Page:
Given strong refiner demand and more robust economic activity in the U.S., WTI had been supported lately. This trend has led to the WTI-Brent spread staying relatively narrow, at around $5.
WTI prices fell from a two-week high of $94.88 per barrel on Tuesday to $94.42 per barrel on Wednesday—a ~0.5% decrease—due to bearish inventory data.
Crude stocks at Cushing, Oklahoma, decreased by 357,000 barrels—to 20 million—in the week ended September 12. Cushing, Oklahoma, is an important hub where West Texas Intermediate (or WTI) crude oil is priced.
Distillate inventories, which include heating oil and diesel, increased by 0.3 million MMbbls (million barrels) last week versus analysts’ expectation of a 0.8 MMbbls increase. The rise was the fourth consecutive weekly increase.
Last week, gasoline inventories decreased by 1.6 MMbbls (million barrels) to 210.7 MMbbls. Analysts were expecting inventories to decrease by 1.2 MMbbls.
U.S. crude oil refinery inputs averaged over 16.3 million bpd (barrels per day) during the week ended September 12. Input levels were 28,000 bpd fewer than the previous week’s average.
On September 17, the U.S. Energy Information Administration (or EIA) released inventory data for the week ended September 12. Crude inventories increased by 3.7 MMbbls versus analysts’ expectations of a ~1.5 MMbbls drop. The rise was the first in five weeks.
Analysts had expected a drop of 1.5 million barrels (mmbbls) in crude inventories last week. The following parts will cover actual changes in inventories.
Alaska’s operating margin increased to 16.3% in 2013—from 11.4% in 2012. The net margin increased to 9.9% in 2013—from 6.8% in 2012. It also achieved an after-tax return on invested capital of 13.6%. This exceeded the 10% goal for the fourth consecutive year.
Increases in share prices and dividends provide direct benefits to shareholders. The increases in share prices give better returns. Share repurchases and stock splits provide indirect benefits. Share repurchases lead to a reduction in outstanding shares. This results in increased EPS.
In 2014, Alaska was upgraded to investment grade with a rating of BBB- provided by Fitch ratings agency. After the upgrade, Alaska (ALK) was the second U.S. airline with an investment-grade rating after Southwest (LUV). This was possible due to the company’s strengthening balance sheet. It also had steady earnings growth over the years.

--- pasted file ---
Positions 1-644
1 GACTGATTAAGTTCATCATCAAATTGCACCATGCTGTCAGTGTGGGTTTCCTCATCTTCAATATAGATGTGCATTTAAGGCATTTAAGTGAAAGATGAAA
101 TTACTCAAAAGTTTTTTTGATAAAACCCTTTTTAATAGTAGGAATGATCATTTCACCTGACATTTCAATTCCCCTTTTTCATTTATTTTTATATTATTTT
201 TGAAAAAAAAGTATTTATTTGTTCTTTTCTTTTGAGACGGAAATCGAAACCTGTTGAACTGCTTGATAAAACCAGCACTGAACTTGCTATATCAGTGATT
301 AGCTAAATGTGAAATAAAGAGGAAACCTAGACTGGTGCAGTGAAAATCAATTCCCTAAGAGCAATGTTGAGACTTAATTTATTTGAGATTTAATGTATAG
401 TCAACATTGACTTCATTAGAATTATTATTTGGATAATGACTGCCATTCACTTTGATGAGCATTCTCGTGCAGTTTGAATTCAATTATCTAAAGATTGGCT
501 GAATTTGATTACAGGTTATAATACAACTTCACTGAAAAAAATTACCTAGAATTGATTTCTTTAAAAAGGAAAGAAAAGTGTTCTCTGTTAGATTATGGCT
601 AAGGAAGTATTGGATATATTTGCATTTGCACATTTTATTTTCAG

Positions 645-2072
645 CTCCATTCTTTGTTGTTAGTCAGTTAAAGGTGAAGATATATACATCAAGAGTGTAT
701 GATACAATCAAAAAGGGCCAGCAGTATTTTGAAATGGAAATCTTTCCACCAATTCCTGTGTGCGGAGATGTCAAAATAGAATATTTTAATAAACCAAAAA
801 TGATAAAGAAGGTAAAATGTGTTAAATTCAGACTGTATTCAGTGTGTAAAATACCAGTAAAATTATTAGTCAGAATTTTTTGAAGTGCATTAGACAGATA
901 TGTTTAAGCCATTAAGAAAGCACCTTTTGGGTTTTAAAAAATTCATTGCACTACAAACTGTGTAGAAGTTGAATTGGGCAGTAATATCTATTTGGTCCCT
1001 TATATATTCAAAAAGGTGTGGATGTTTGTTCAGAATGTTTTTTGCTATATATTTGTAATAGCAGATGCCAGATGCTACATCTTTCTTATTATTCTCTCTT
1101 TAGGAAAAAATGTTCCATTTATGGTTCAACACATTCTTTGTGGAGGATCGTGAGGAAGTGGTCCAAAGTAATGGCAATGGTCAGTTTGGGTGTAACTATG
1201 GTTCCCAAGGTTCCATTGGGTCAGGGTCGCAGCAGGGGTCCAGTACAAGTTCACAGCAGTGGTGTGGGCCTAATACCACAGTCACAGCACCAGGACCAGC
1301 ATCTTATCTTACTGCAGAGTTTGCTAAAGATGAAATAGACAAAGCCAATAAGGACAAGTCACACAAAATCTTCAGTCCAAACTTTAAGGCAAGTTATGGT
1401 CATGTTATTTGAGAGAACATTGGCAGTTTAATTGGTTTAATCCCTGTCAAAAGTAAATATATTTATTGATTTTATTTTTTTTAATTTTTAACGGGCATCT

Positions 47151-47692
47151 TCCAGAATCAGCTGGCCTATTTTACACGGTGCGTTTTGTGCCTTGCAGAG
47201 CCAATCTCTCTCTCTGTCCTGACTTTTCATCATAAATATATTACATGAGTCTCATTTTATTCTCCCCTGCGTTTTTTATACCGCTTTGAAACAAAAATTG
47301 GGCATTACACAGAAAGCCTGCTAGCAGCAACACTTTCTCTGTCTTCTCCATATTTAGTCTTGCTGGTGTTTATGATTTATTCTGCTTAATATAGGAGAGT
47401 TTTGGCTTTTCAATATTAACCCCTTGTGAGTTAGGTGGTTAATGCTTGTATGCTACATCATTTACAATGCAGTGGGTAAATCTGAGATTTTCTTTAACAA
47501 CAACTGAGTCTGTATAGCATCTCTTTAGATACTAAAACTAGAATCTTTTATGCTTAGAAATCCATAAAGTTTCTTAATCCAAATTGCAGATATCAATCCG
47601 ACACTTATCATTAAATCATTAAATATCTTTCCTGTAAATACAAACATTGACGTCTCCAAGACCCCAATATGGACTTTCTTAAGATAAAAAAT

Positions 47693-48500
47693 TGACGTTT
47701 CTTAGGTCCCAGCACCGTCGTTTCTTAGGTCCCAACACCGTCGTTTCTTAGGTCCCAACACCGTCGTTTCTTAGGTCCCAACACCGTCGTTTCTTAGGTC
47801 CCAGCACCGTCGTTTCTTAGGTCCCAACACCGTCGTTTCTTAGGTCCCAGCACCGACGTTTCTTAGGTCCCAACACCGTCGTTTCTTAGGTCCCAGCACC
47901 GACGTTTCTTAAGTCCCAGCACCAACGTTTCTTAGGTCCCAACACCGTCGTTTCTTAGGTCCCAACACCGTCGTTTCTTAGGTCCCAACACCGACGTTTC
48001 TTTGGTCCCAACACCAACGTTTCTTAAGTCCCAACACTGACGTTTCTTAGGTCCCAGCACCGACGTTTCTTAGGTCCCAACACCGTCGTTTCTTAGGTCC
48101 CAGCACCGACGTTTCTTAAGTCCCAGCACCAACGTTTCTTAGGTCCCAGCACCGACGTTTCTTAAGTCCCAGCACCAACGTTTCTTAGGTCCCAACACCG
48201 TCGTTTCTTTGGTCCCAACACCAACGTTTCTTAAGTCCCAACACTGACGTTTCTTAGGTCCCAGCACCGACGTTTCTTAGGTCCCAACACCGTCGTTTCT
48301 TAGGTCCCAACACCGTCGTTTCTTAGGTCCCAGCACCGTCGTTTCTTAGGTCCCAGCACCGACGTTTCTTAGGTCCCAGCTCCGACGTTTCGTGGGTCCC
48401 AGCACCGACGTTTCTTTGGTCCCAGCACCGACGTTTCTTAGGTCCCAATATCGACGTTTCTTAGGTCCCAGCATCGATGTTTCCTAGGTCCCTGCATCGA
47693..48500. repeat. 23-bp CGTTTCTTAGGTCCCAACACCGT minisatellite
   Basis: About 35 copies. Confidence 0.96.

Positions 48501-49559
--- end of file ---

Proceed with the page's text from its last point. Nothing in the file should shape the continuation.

Alaska’s capital expenditure (or capex) mainly includes investment on aircraft. It increased since 2010. In 2013, ~80% of the total cash used for investing activities was on capital expenditure. The total capital expenditure was $566 million. $487 million was on aircraft and aircraft purchase deposits. $79 million was on flight equipment and other property and equipment.
In 2013, Alaska operated a fleet of 131 Boeing 737 jet aircraft. It had contracts with Horizon, Sky West Airlines, and Peninsula Airways for regional capacity. Horizon operated 51 Bombardier Q400 turboprop aircraft. It sells all of its capacity to Alaska according to its capacity purchase agreements.
Aircraft jet fuel is produced by refining crude oil. As a result, fluctuations in crude oil prices and refining margins have a significant impact on airline profitability. Alaska reported that a 1% change in fuel price per gallon results in a $4.5 million per year increase in total fuel expense. Alaska’s fuel cost as a percentage of total operating expense was 34% in 2013—up from 21% in 2009.
Alaska’s fuel price per gallon decreased by 3.6% to $3.19 from $3.31. The decrease was due to lower West Coast jet fuel prices. This was despite a 4% year-over-year (or YoY) increase in crude oil prices. The decrease was primarily due to a 26.7% decrease in refining margins.
Controlling cost increases is crucial for airlines. Margins are low. Even small changes in the cost can negatively impact the airlines’ profitability. Alaska is one of the legacy carriers. However, its unit cost is closer to the low-cost carriers. Alaska’s (ALK) operating cost per available seat mile (or CASM) was $0.1282.
In 2013, Alaska faced stiff competition in Seattle—one of its major hubs. It faced competition from Delta Air Lines. Delta started to launch services to Alaska’s key markets from Seattle—Los Angeles, San Francisco, and Las Vegas. By the end of 2014, Delta and Alaska will be offering 13 overlapping city pairs from Seattle.
Alaska Airlines (ALK) has the lowest yield of $0.148 among all its peers. Its peers include Delta (DAL) at $0.1689, United (UAL) at $0.1614, American (AAL) at $0.1622, and Southwest (LUV) at $0.1602. Revenue management is essential for the airline industry. The industry needs to maximize revenue by selling the most aircraft seats possible to customers at the best price.
Global growth Navios Maritime Acquisition’s (NNA) management cites the International Monetary Fund’s (or IMF) projected growth for 2014 and 2015 at 3.4%, and developing markets growth of 4.6% in 2014…
In the product tanker sector, demand for transportation expressed in terms of ton miles for the period 2004 to 2013 increased by almost 77%.